SERIOUSLY, YOU HAVE TO EAT

Cleaned-up vocabulary makes You Have to Fucking Eat (2014) palatable for a child audience—but it’s still a picture book for adults.

Just as Mansbach followed up on the success of Go the Fuck to Sleep (2011) with its tamer companion, Seriously, Just Go to Sleep (2012), this title is billed as “the children’s version” of its more colorfully titled counterpart. While the absence of f-bombs will make most adults more inclined to share it with their finicky progeny, the voice remains one of adult exasperation, not childish agency or transformation. The ethnically diverse children depicted in Brozman’s digital illustrations doggedly refuse all entreaties and pleas to eat—not one caves and tries something or decides to like it, à la Sam I Am’s antagonist in Seuss’ picky-eating classic, or otherwise takes the story’s reins. That’s all well and good, but it relegates the text to the domain of adult venting, which undermines its status as “the children’s version.” In a mildly clever call-back to the prior books about going to sleep, the closing lines admit failure in nourishing the fussy child and then say, “But on the bright side, maybe this is the night / You seriously just go to sleep.” Will this series be put to bed now? Or will other parenting travails provoke yet more cathartically crass titles and toned-down companions?

Seriously, please stop. (Picture book. 3-5)

Pub Date: Oct. 6, 2015

ISBN: 978-1-61775-408-1

Page Count: 32

Publisher: Akashic

Review Posted Online: July 22, 2015

Kirkus Reviews Issue: Aug. 15, 2015

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WITH ALL MY HEART

A caregiving bear shares with its cub how love has defined their relationship from the first moment and through the years as the cub has grown.

With rhymes and a steady rhythm that are less singsong-y than similar books, Stansbie seems to have hit a sweet spot for this offering on the I-love-you-always shelf. Readers follow the adult and child as they share special moments together—a sunset, a splash in a pond, climbing a tree, a snuggle—and the adult tells the child that the love it feels has only grown. Stansbie also takes care not to put promises in the adult bear’s mouth that can’t be delivered, acknowledging that physical proximity is not always possible: “Wherever you are, / even when we’re apart… // I’ll love you forever / with all of my heart.” The large trim size helps the sweet illustrations shine; their emphasis is on the close relationship between parent and child. Shaped peekaboo windows offer glimpses of preceding and succeeding pages, images and text carefully placed to work whatever the context. While the die cuts on the interior pages will not hold up to rough handling, they do add whimsy and delight to the book as a whole: “And now that you’re bigger, / you make my heart sing. / My / beautiful / wonderful / magical / thing.” Those last three adjectives are positioned in leaf-shaped cutouts, the turn of the page revealing the roly-poly cub in a pile of leaves, three formed by the die-cuts. Opposite, three vignettes show the cub appreciating the “beautiful,” the “wonderful,” and the “magical.”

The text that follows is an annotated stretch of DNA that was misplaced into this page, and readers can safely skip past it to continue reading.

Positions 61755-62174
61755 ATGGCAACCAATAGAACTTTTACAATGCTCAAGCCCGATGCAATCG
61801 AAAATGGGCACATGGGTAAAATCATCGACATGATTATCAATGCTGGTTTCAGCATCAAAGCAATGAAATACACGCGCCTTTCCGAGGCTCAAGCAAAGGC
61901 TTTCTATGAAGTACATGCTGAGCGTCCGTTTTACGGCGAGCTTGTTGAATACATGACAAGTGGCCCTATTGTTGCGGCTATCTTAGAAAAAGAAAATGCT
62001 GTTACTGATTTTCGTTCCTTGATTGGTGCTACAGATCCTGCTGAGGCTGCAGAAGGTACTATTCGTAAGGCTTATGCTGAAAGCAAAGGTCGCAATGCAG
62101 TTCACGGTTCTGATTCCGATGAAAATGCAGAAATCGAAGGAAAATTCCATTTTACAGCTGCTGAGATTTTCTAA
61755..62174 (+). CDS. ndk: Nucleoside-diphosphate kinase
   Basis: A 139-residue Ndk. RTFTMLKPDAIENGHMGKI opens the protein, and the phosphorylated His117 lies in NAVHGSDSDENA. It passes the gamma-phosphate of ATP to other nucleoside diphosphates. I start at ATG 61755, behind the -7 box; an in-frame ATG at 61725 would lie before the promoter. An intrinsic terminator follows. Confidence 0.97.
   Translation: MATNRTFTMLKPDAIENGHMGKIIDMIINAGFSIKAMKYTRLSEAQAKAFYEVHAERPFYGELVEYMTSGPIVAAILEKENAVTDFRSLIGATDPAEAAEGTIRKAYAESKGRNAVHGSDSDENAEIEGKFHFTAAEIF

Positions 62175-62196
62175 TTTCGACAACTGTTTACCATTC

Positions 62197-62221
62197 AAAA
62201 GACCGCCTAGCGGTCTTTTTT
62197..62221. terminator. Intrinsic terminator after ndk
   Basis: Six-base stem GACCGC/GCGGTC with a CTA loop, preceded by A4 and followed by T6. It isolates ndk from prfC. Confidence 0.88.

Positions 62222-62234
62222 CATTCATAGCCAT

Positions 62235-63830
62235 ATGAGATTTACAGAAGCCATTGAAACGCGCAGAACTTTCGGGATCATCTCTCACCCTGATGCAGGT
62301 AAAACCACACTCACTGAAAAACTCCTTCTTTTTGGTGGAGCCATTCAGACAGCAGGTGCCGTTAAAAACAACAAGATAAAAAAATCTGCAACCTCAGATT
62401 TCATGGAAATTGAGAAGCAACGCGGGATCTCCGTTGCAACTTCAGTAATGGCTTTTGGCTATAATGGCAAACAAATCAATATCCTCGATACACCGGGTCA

Sweet. (Picture book. 3-5)

Pub Date: Dec. 3, 2019

ISBN: 978-1-68412-910-2

Page Count: 32

Publisher: Silver Dolphin

Review Posted Online: Oct. 13, 2019

Kirkus Reviews Issue: Nov. 1, 2019

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Instills a sense of well-being in youngsters while encouraging them to explore the natural world.

YOU ARE HOME WITH ME

This reassuring picture book exemplifies how parents throughout the animal kingdom make homes for their offspring.

The narrative is written from the point of view of a parent talking to their child: “If you were a beaver, I would gnaw on trees with my teeth to build a cozy lodge for us to sleep in during the day.” Text appears in big, easy-to-read type, with the name of the creature in boldface. Additional facts about the animal appear in a smaller font, such as: “Beavers have transparent eyelids to help them see under water.” The gathering of land, air, and water animals includes a raven, a flying squirrel, and a sea lion. “Home” might be a nest, a den, or a burrow. One example, of a blue whale who has homes in the north and south (ocean is implied), will help children stretch the concept into feeling at home in the larger world. Illustrations of the habitats have an inviting luminosity. Mature and baby animals are realistically depicted, although facial features appear to have been somewhat softened, perhaps to appeal to young readers. The book ends with the comforting scene of a human parent and child silhouetted in the welcoming lights of the house they approach: “Wherever you may be, you will always have a home with me.”

Instills a sense of well-being in youngsters while encouraging them to explore the natural world. (Informational picture book. 3-5)

Pub Date: Nov. 12, 2019

ISBN: 978-1-63217-224-2

Page Count: 32

Publisher: Little Bigfoot/Sasquatch

Review Posted Online: July 28, 2019

Kirkus Reviews Issue: Aug. 15, 2019

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